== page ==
Tributes are due -- Part IV

Marge Flados

Our younger generations are probably unaware that during World War II there were 511 Prisoner of War camps and 175 branch camps on United States soil that held 425,000 POW s, mainly captured German and Italians soldiers. The camps were located mostly in the southern states and there were more POW camps in Texas than in any other state. The camp at Hearne housed 4800 inmates and the one in Huntsville less but still a large number.

The POW s were treated by the rules of the 1929 Geneva Convention. These rules included a diet similar to what our soldiers were served and as much barracks living space as our GI s were given. They filled a critical labor shortage and although none were forced to do so, many chose to work on nearby farms, factories, hospitals and road maintenance for which they were paid .80 cents a day. That sound like a very low wage but our Privates in the U.S. Army received $21.00 a month at the beginning of the war.

There were very few attempts to escape because they were eating better than their counterparts in the German Army. Members of the die-hard Nazi element were transferred to a special camp in Louisiana.

Many gained 20 or 30 pounds while a POW, especially those who had been in camp since 1942-43. They were provided with books, writing material and musical instruments and were allowed supervised trips into the local towns. Many emigrated to the U.S. after the war as a result of their experiences as a POW.

Preferring death or suicide to surrender, very few members of the Japanese armed forced were captured and placed in POW camps. Sometimes this reality was not apparent until after camps were built to house them and were subsequently converted to other uses.

In contrast many of our POW s did not fare as well. I am reminded of Jerry, a naval officer who served on the USS Calleo, sister ship to the USS 872 on which my husband served. As a young junior officer, Jerry had been stationed aboard the heavy cruiser, USS Houston, which was sunk by the Japanese Navy in February 1942 off the coast of Java. From the ship’s crew of over 1000, 371 crew members survived her sinking, only to become Japanese prisoners of war for the following 42 months. Seventy-six of those sailors did not survive their captivity. The survivors who were picked up by Japanese surface ships were sent to Burma, Thailand and Japan to work as slave laborers in the mines, shipyards and on the infamous Burma–Siam Railway. They were subjected to mental and physical mistreatment, starvation and ravaged by disease. Japan gave no credence to the Geneva Convention and did not abide by it.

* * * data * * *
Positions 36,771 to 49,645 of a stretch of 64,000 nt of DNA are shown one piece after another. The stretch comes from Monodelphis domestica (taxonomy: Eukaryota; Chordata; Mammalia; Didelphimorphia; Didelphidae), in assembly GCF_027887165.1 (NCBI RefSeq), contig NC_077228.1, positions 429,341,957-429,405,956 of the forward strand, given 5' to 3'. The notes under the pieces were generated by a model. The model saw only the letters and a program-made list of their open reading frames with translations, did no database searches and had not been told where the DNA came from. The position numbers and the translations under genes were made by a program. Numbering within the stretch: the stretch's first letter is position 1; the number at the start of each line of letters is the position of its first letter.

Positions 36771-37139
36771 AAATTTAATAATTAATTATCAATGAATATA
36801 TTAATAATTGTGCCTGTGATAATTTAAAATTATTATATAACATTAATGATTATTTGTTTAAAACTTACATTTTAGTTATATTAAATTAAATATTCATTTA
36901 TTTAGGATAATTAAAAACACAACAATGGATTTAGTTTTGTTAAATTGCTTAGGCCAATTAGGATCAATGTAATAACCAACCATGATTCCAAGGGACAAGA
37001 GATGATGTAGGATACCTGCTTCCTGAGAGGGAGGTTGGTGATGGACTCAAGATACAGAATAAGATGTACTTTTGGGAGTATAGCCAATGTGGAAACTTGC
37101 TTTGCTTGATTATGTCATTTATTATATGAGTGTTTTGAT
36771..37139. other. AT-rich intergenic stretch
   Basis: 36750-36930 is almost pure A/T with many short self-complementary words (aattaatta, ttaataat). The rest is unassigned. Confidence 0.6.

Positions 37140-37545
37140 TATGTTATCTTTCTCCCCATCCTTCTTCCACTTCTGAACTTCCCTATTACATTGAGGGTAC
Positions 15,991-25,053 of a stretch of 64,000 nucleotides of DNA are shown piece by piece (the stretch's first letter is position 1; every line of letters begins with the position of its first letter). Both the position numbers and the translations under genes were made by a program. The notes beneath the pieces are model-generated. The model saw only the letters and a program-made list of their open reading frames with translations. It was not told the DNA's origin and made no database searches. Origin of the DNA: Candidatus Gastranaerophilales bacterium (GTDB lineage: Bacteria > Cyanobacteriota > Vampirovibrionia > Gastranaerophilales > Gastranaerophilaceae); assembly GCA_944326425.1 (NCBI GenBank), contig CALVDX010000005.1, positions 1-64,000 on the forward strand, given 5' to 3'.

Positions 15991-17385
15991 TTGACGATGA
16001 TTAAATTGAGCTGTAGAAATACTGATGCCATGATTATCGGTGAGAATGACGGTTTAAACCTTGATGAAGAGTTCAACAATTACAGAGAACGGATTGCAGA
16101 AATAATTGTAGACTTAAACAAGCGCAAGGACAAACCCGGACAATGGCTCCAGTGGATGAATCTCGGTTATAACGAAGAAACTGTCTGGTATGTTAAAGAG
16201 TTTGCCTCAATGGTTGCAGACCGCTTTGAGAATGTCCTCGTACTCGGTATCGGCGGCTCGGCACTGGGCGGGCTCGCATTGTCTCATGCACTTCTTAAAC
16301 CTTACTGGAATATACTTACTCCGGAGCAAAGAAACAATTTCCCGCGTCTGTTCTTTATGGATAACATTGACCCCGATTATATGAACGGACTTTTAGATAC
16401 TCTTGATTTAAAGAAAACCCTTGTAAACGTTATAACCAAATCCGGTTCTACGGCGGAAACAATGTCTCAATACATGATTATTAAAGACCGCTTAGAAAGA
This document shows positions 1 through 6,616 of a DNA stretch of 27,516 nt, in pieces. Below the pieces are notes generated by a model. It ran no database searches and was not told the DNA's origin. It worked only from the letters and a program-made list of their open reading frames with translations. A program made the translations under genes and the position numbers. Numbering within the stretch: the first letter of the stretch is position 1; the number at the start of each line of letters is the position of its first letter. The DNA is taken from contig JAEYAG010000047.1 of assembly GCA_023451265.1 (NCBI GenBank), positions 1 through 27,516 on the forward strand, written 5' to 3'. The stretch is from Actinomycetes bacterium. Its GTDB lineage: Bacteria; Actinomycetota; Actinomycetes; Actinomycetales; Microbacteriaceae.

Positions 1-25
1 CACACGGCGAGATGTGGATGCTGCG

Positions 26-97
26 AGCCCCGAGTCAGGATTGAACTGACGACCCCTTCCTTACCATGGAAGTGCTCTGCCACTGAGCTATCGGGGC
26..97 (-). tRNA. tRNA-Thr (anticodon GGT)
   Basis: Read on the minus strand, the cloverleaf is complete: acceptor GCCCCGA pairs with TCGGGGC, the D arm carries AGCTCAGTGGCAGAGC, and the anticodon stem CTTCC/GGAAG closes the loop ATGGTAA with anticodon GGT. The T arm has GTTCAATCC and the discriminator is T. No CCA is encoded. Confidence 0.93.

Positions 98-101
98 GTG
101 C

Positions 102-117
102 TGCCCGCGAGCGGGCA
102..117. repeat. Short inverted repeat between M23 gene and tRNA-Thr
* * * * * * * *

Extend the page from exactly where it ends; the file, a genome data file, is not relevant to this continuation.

Jerry was newly married when he left to go to the Pacific Theater of Operations. After the USS Houston was sunk, nothing was reported regarding survivors so nothing was known. His wife was never notified that he was dead, missing in action, a prisoner of war or that he was alive and after two years she assumed he was dead. She remarried and became the mother of a little girl.

He returned from the War to find his wife happily married and the mother of a child. He bowed out of the marriage and left them to live their lives, but one can imagine the heartbreak.

Jerry was small of build, quiet of manner, friendly and a good officer, from all reports. We would be with him at the Officers Club or sometimes in our home and he would seem just fine. But after a drink, the tears would begin to roll down his cheeks, unbidden but unstoppable as well. He would just wipe them away and have another drink. The sight of him with tears running unchecked down his face made those of us who knew him want to help, say something, do something, anything to ease his pain. We felt so inadequate. After new orders to other ships, we did not keep in touch and I regret that. But I hope this fine young man eventually found happiness in his life.

Historically, our nation has played a part in wars against aggressor nations but once conquered, this country has a history of helping to re-build the vanquished, Germany and Japan come to mind. So lately all this ridiculous talk of colonialism as a justification for tearing down statues and re-writing history to justify it leaves me unable to accept, excuse or indeed forgive behaviors our population is witnessing in our streets.

Those who speak this nonsense, or teach it in our schools should be held accountable. We should take a strong stand against it and make sure our citizenry and especially our school children are familiar with our history as a compassionate nation. If we do not stand against this tide of destruction it will continue. It will worsen and find justification among those who are so ill- informed, they can readily accept and adopt the attitudes and the beliefs of those who would destroy this country in the name of some politically correct label.

I plan to lighten up next week. I am sure my editor will be relieved to hear it!

Marge Flados resides in Harlingen, Texas and can be reached at

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